damask
5 years ago No Comments

(pronounced DAM-mahsk)

Heard of Damascus? The capital of Syria and one of the world’s oldest cities? This port city began exporting beautifully ornamental silk textiles to Europe waaaay back in the in the 1100’s; hence, the origin of the name. (FYI: Damascus is also a type of steel, but we digress…) If you have never seen damask, then you have obviously been floating on a raft in the middle of the ocean much of your life. It is a very popular, common fabric – cotton, silk, linen, and/or rayon in composition – woven on jacquard looms and possessing flat patterns in a satin weave on a plain-woven ground.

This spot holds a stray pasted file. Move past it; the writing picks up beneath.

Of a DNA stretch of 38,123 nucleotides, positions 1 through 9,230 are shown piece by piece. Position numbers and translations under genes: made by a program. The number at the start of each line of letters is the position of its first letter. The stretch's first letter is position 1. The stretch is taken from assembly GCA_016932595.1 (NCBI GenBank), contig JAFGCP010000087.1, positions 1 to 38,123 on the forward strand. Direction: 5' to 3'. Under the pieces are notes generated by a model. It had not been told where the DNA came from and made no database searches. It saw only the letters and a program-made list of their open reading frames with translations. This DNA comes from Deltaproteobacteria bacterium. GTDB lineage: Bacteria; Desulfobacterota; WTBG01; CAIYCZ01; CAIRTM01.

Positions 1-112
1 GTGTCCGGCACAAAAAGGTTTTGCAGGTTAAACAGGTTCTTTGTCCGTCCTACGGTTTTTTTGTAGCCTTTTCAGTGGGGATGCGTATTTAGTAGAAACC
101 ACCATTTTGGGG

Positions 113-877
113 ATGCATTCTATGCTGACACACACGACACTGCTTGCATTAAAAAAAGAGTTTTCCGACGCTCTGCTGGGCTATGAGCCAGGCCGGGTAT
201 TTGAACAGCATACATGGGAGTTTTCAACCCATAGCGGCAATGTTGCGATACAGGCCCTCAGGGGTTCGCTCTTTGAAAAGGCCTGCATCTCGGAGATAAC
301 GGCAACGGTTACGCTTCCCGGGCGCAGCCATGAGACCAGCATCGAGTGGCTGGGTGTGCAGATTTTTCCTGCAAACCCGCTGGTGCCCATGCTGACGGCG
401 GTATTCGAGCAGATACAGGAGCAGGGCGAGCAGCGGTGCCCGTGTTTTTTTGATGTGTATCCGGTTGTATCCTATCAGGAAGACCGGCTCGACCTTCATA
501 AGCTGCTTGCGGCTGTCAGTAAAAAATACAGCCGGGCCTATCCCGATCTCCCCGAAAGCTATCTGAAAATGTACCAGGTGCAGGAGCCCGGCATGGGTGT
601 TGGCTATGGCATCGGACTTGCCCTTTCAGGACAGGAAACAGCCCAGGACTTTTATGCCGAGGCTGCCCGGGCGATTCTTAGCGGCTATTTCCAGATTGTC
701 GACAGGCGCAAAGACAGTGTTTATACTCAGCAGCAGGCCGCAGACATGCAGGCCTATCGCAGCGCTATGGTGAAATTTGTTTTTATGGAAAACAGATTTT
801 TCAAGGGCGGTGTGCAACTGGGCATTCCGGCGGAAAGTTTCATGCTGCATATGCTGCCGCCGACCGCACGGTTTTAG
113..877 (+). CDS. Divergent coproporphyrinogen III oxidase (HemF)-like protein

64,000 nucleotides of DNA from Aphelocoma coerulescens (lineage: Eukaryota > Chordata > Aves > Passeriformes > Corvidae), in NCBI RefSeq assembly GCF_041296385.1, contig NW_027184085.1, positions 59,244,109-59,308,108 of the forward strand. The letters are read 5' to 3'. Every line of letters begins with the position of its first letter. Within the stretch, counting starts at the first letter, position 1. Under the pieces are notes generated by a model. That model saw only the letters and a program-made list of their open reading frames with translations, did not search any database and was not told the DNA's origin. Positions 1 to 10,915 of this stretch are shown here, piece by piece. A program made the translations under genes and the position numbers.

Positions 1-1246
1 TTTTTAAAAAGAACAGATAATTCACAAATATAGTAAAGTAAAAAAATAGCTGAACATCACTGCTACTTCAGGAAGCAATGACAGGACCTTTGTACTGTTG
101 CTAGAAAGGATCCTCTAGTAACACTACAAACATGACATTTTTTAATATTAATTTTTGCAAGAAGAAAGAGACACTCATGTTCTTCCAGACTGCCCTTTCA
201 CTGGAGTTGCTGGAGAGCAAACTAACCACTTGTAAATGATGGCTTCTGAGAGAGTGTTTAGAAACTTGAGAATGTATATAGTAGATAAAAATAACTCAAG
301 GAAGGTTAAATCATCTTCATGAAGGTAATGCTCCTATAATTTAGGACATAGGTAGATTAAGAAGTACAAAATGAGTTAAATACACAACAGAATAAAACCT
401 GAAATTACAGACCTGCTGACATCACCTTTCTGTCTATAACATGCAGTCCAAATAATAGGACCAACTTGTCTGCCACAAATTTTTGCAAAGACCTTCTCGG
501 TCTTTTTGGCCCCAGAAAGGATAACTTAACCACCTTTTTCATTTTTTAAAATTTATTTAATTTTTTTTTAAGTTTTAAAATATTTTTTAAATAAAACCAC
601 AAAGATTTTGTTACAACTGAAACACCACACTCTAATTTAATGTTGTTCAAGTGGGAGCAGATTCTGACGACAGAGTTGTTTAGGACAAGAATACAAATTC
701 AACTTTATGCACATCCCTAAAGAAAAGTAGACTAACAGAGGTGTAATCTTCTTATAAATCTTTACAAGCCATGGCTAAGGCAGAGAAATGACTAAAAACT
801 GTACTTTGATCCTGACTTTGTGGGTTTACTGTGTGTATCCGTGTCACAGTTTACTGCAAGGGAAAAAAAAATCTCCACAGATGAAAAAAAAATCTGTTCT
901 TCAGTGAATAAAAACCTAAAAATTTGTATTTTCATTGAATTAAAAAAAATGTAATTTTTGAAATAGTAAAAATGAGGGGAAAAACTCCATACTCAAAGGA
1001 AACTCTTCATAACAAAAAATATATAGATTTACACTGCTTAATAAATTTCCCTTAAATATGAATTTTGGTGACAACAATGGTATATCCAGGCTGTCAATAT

The name initially referred to the type of weave, but now the term is commonly used to refer to the effect in terms of ornamentation. That’s why you will hear people use the word to describe symmetrical, duo-toned floral and scroll patterns, even if it’s not occurring on fabric. However, a true damask weave, otherwise known as a “reverse warp and weft weave,” creates a fabric with reverse patterns on front and back, just like negative. What is the pattern on the front becomes the background on the other side, and vice verse. Pretty nifty, huh? Damask’s long history automatically pegs it as “traditional,” but many modern designers, inspired by its timelessness, are creating modern interpretations for more contemporary settings.

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